Apr 18, 2021

# Chemistry Cha 12 Electrochemistry 11th Notes KPK

## Short Questions Electrochemistry11th Notes for kpk

**Q.6 i) What is the oxidation number of N in N2O, NO2, N2O3, HNO3 and NH4+.**

**Answer:**

**NO2**

Oxidation number of O = -2

The oxidation number of N = X

Putting these values in the formula NO2,

X + 2(-2) = 0

X — 4 = 0

X = +4

Hence, the oxidation number of N in NO2 is +4.

**N2O**

Oxidation number of O = -2

Oxidation number of N = X

Putting these values in the formula N2O,

2X + (-2) = 0

2X — 2 = 0

2X = +2

X = +2/2 = +1

Hence, the oxidation state of N in N2O is +1.

**N2O3**

Oxidation number of O = -2

Oxidation number of N = X

Putting these values in the formula N2O3,

2X + 3(-2) = 0

2X — 6 = 0

2X = +6

X = +6/2 = +3

Hence, the oxidation number of N in N2O3 is +3.**HNO3**

Oxidation number of H = +1

Oxidation number of O = -2

Oxidation number of N = X

Putting these values in the formula HNO3,

(+1) + X + 3(-2) = 0

X — 5 = 0

X = +5

Hence, the oxidation state of N in HNO3 is +5.

**NH4+**

Oxidation number of H = +1

Oxidation number of N = X

Putting these values in the formula NH4+,

X + 4(+1) = 1

X — 4 = 1

X = 1–4 = -3

Hence, the oxidation state of N in NH4+ is -3.

**Q.6 ii) What is oxidation state? Give the oxidation number of Mn in KMnO4, MnO2, Mn2O7, MnO4 and K2MnO3.**

**Answer:Oxidation State:**

“The apparent charge (positive or negative) which the atom would have in a molecule or ion is called oxidation state”. Oxidation state only shows the positive or negative character of the atom.

**Calculation of Oxidation Number of Mn:**

Oxidation number of K = +1

Oxidation number of O = -2

Oxidation number of Mn = X

**KMnO4**

Putting the values of oxidation numbers in the formula KMnO4,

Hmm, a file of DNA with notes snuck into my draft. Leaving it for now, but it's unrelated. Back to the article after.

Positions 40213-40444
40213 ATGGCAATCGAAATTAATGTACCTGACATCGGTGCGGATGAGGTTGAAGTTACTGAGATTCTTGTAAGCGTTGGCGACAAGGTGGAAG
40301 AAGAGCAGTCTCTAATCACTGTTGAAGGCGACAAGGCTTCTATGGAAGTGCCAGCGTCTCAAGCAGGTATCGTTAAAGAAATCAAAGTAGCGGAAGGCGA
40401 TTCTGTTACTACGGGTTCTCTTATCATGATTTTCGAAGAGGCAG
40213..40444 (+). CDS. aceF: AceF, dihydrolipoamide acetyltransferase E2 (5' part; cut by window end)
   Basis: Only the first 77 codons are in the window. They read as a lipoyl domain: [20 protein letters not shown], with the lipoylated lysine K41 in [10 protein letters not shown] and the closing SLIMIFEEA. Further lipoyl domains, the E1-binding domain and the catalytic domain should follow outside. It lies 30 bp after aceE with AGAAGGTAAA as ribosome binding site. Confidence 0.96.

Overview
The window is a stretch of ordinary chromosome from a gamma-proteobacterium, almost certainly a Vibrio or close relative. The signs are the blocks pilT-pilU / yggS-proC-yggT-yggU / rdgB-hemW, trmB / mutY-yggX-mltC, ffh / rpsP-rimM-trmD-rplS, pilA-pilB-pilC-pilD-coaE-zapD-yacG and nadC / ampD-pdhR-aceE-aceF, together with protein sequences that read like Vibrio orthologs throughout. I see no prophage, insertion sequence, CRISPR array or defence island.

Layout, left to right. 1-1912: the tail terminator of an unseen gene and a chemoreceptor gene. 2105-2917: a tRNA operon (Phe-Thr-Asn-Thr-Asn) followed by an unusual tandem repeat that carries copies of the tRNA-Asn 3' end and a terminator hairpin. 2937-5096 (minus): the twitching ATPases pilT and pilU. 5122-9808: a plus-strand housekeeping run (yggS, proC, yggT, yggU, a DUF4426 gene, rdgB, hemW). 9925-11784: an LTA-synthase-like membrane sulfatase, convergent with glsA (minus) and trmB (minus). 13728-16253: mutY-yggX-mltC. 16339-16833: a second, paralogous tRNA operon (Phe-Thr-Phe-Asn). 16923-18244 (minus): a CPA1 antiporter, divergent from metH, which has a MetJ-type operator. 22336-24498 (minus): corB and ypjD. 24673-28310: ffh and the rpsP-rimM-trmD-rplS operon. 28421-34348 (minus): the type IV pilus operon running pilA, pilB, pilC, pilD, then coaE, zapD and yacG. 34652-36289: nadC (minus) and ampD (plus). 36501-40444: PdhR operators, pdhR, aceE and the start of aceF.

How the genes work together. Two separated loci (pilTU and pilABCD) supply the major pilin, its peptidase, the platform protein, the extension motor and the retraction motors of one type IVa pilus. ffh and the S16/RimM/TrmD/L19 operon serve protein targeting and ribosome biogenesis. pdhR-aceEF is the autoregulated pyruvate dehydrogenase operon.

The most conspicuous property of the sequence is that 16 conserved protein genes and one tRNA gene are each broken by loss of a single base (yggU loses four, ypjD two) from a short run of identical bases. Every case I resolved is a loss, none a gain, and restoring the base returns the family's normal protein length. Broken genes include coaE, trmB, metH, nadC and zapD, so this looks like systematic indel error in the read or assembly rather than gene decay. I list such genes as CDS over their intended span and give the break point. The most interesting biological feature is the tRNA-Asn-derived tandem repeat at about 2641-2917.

(+1) + X + 4(-2) = 0

X — 7 = 0

X = +7

Hence, the oxidation number of Mn in KMnO4 is +7.**MnO2**

Putting the values of oxidation numbers in the formula MnO2,

X + 2(-2) = 0

X — 4 = 0

X = +4

Hence, the oxidation number of Mn in MnO2 is +4.**Mn2O7**

Putting the values of oxidation numbers in the formula Mn2O7,

2X + 7(-2) = 0

2X — 14 = 0

2X = +14

X = +14/2 = +7

Hence, the oxidation number of Mn in Mn2O7 is +7.**MnO4**

Putting the values of oxidation numbers in the formula MnO4,

X + 4(-2) = 0

X — 8 = 0

X = +8

Hence, the oxidation number of Mn in MnO4 is +8.**K2MnO3**

Putting the values of oxidation numbers in the formula K2MnO3,

2(+1) + X + 3(-2) = 0

X — 4 = 0

X = +4

Hence, the oxidation number of Mn in K2MnO3 is +4.

Read more: Chemistry Cha 11 Thermochemistry Class 11th Notes 1st years

**Q.6 iii) In Redox reactions the number of electrons lost is equal to the number of electrons gained. Explain.**

**Answer:**

Redox reactions are those reaction in which both oxidation and reduction takes place. In oxidation, the electrons are removed from a substance and in reduction the electron are added to a substance. As overall redox reaction does not involve electrons it means the number of electrons lost are equal to number of electrons gained.

2Na → 2Na+ + 2e- (oxidation)

Cl2 +2e- → 2Cl- (reduction)

2Na + Cl2 → 2Na+ + 2Cl- (redox reaction)

Two electrons are lost by sodium atoms which are gained by chloride ions in this redox reaction

**Q.6 iv) **Na+ is an oxidizing but Na is a reducing agent

i) The lead storage battery is rechargeable.

ii) A solution of sugar is non-conductor but that of table salt is a good conductor.

iii) A dry cell is not connected to an external source of current.

iv) NaCl is non-conductor in the solid-state but is a good conductor in molten form.

**Answer:**